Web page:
UK to approve artistic addition to Memorial Hall in hopes of providing balance to controversial mural


Mural in Memorial Hall on the campus of the University of Kentucky

Jacob Eads

The UK administration announced Philadelphia artist Karyn Olivier will create a new art work to be added to the campus’s storied Memorial Hall at their final Board of Trustees meeting of the fiscal year Friday.

The administration’s recent decision comes after the UK Memorial Hall art committee made the decision in September 2016 to incorporate another artwork into the building. This was in hopes of providing context to Ann Rice O’Hanlon’s controversial 1934 mural that marks the entrance to the building.

O’Hanlon’s original fresco depicts the origins of Kentucky up until the time it was created. The mural includes controversial representations of historical places and people, that ultimately led to it being covered in 2015.

“We face the task of confronting the unsettling questions the mural raises for our sense of community,” President Eli Capilouto said. “We must accept the challenge of telling the stories the mural does not tell.”

Olivier, as well as other finalist Bethany Collins, were invited to UK in March to present their final proposals for the newest addition to the building. The pair met with campus stakeholders to better formulate their proposals.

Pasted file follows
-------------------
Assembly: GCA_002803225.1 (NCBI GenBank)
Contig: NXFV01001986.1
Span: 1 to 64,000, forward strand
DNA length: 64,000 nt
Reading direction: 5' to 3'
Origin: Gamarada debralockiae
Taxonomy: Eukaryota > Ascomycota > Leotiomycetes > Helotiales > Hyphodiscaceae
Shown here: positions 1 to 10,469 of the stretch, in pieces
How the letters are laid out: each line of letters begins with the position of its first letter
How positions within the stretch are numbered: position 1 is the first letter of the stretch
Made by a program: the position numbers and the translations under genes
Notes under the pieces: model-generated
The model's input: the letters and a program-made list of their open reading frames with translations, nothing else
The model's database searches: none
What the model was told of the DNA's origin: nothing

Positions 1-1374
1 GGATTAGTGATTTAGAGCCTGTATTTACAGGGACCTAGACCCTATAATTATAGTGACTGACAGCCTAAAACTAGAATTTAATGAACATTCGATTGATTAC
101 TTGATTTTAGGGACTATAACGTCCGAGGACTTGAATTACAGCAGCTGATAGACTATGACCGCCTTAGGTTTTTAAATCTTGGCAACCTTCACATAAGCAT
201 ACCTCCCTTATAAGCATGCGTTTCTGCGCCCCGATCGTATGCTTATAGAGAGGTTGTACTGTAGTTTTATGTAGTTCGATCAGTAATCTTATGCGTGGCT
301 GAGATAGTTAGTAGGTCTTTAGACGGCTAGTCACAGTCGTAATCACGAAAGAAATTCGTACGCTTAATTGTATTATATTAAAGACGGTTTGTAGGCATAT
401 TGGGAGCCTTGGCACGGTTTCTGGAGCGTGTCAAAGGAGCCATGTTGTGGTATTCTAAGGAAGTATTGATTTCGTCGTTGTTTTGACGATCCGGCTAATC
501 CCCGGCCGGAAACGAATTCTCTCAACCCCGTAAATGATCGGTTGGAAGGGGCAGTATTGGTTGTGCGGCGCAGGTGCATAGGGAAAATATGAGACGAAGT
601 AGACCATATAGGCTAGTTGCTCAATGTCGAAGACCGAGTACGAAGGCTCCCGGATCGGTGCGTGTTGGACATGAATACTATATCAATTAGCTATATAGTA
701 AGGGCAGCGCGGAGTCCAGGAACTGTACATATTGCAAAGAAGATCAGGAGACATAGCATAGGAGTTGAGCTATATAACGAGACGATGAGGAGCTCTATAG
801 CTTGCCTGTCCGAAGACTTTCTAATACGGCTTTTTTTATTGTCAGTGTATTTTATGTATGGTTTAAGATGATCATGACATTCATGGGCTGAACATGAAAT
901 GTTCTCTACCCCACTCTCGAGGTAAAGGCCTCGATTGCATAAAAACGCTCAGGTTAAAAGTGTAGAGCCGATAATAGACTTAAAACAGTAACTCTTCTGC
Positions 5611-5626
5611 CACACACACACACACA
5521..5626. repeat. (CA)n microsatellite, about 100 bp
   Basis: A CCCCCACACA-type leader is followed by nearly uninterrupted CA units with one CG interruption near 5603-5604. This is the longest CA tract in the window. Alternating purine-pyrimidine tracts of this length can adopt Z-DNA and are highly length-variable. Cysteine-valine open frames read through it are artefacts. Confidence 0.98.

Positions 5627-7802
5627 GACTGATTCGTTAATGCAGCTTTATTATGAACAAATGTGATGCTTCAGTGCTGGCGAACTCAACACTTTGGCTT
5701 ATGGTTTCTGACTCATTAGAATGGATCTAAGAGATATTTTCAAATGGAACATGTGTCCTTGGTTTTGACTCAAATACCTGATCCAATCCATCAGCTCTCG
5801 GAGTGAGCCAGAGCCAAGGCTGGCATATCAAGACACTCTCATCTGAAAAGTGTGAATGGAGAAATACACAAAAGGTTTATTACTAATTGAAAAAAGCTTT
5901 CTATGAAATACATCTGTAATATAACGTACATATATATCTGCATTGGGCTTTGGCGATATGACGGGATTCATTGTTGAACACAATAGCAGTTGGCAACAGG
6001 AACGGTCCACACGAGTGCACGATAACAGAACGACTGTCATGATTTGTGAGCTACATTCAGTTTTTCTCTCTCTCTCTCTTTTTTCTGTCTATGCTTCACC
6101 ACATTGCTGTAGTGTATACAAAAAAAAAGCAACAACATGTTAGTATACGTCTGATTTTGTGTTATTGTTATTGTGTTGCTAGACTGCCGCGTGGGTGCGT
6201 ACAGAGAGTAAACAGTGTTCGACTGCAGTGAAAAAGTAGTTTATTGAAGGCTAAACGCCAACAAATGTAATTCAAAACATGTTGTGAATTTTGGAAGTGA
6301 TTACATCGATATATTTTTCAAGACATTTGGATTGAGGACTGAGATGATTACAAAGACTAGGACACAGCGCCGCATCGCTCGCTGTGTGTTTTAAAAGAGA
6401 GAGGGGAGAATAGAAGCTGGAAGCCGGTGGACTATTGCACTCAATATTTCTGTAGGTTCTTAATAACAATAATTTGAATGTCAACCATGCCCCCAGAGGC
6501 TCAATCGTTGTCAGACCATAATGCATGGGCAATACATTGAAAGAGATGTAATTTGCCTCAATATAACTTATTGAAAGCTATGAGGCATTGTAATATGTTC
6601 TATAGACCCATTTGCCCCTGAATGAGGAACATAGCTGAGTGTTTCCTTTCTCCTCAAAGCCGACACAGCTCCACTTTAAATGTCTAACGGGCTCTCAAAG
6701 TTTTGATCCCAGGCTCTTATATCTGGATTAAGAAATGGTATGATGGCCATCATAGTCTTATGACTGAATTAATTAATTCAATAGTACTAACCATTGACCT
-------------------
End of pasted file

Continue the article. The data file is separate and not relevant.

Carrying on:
Olivier’s art work will adorn the vestibule of the building and contain images of the “displaced” figures represented in O’Hanlon’s original mural.  

In her written proposal Olivier wrote, “The insertion of the figures on the gilded ceiling reinforces the notion or possibility of rebirth — perhaps spiritually, but more importantly through the viewer’s reinvestigation, interrogation and reckoning with our country’s complex histories.”

Olivier will also seek to add a quote from Frederick Douglass around the top of the building’s dome. She chose these words from Douglass, “There is not a man beneath the canopy of heaven, that does not know that slavery is wrong for him.”

Olivier’s proposal also calls for portraits of these famous Kentuckians to align the walls near the top of the building’s dome:

  • Chief Red Bird, a “Cherokee who lived among white settlers in Clay County until his murder by two Tennessee men.”
  • Charlotte Dupuy, “an enslaved African-American woman who filed a freedom suit in 1829 against her master, Henry Clay, then the country’s secretary of state.”
  • Peter Dupuy, “a preacher who founded First African Baptist Church in Lexington, Kentucky, in 1790.”
  • Georgia Davis Powers, “the first African American to serve in the Kentucky Senate, sponsoring bills prohibiting employment discrimination, sex and age discrimination.”

Work on the new piece is likely to start in late July into early August.

“We’re taking an important step to tell a more complete story, to foster a sense of place, of belonging for all members of the UK family,” Capilouto said.

The administration says this decision is the just the first step among others they hope to take.

“The installation is not an exclamation point, but rather a comma, the latest part of an ongoing dialogue,” Capilouto said.